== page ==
The multichannel auditory brainstem implant (ABI) has now been used with some benefit in more than 1000 deaf patients worldwide who were not candidates for a cochlear implant (CI). For many years, the ABI was used primarily in adults deafened by Neurofibromatosis-Type 2 (NF2). During the past decade, ABI surgery has been safely performed on non-NF2 children outside of the United States, and results have shown great promise. The overall objective of this Phase I Clinical Trial grant is to evaluate safety in ten pediatric subjects who are not candidates for traditional cochlear implants due to cochlear nerve deficiency, cochlear aplasia, or cochlear ossification. These types of pathologies prevent normal transmission of auditory information between the cochlea and the brainstem. The House Research Institute proposes the first pediatric, non-NF2 ABI clinical trial in the United States. The Primary Aim is to describe the safety aspects of device implant surgery and 12- month use of an ABI in 10 pediatric patients with profound bilateral hearing loss not amenable to other treatments. If the surgical safety analysis shows no greater number of serious surgery-related adverse events than is commonly observed in non-NF2 adults undergoing craniotomy with or without an ABI and no more than four unexpected serious device-related adverse events are observed per these 10 subjects during 12 months of follow-up;then a Phase II study with a larger number of subjects will be proposed. A Secondary Aim will determine whether or not the device provides patients with access to sound (thresholds of 50 dB HL) during a critical period for communication skills development. Efficacy is here defined as access to sound at a level and within the frequency range, known to be associated with speech. Successful outcomes from this Phase I Clinical Trial will provide the necessary information for planning a Phase II investigation.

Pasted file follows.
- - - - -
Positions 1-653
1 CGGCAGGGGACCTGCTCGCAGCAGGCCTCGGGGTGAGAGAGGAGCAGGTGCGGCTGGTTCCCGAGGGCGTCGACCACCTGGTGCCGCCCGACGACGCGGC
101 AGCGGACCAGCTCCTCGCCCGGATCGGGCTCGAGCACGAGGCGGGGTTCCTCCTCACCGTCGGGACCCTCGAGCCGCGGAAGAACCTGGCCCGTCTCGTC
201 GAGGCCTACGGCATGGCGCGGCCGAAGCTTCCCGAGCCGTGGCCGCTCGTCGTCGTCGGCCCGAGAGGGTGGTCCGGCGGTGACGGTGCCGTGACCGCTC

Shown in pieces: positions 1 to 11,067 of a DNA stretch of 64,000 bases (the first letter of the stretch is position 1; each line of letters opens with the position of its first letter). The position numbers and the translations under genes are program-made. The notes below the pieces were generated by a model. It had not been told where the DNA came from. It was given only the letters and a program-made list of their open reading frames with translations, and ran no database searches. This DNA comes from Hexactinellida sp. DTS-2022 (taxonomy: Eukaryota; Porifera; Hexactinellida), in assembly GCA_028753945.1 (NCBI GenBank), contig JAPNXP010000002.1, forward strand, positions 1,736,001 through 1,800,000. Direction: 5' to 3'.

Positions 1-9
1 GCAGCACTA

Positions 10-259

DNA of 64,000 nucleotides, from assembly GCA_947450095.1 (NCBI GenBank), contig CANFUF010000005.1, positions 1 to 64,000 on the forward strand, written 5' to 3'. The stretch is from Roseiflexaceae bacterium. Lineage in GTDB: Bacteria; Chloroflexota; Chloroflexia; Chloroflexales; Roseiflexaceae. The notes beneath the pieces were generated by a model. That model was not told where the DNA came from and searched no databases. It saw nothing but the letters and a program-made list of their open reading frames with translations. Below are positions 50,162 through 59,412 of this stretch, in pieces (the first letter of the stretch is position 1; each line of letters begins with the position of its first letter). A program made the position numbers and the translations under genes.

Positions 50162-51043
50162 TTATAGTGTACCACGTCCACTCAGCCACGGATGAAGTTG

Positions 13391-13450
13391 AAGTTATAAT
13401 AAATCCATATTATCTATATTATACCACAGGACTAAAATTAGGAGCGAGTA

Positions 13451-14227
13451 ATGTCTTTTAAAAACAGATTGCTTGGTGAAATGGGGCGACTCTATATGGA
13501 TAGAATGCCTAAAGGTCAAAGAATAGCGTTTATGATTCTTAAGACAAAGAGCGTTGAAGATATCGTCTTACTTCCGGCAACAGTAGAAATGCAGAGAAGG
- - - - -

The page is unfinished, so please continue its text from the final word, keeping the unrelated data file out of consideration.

Early access to sound in children who are born deaf is crucial from a physiological standpoint because there is a critical period for maturation of the central auditory system. In the past, children born with profound bilateral hearing loss with etiologies no amenable to cochlear implantation have been denied adequate access to sound. The auditory brainstem implant (ABI) may provide an avenue of treatment for children whose etiology portends poor development of auditory skills with a cochlear implant. This Phase I feasibility safety study is the first pediatric ABI (non NF2) clinical trial to be conducted in the United Stats with FDA regulatory oversight.
|Fisher, Laurel M; Eisenberg, Laurie S; Krieger, Mark et al. (2015) Regulatory and funding strategies to develop a safety study of an auditory brainstem implant in young children who are deaf. Ther Innov Regul Sci 49:659-665|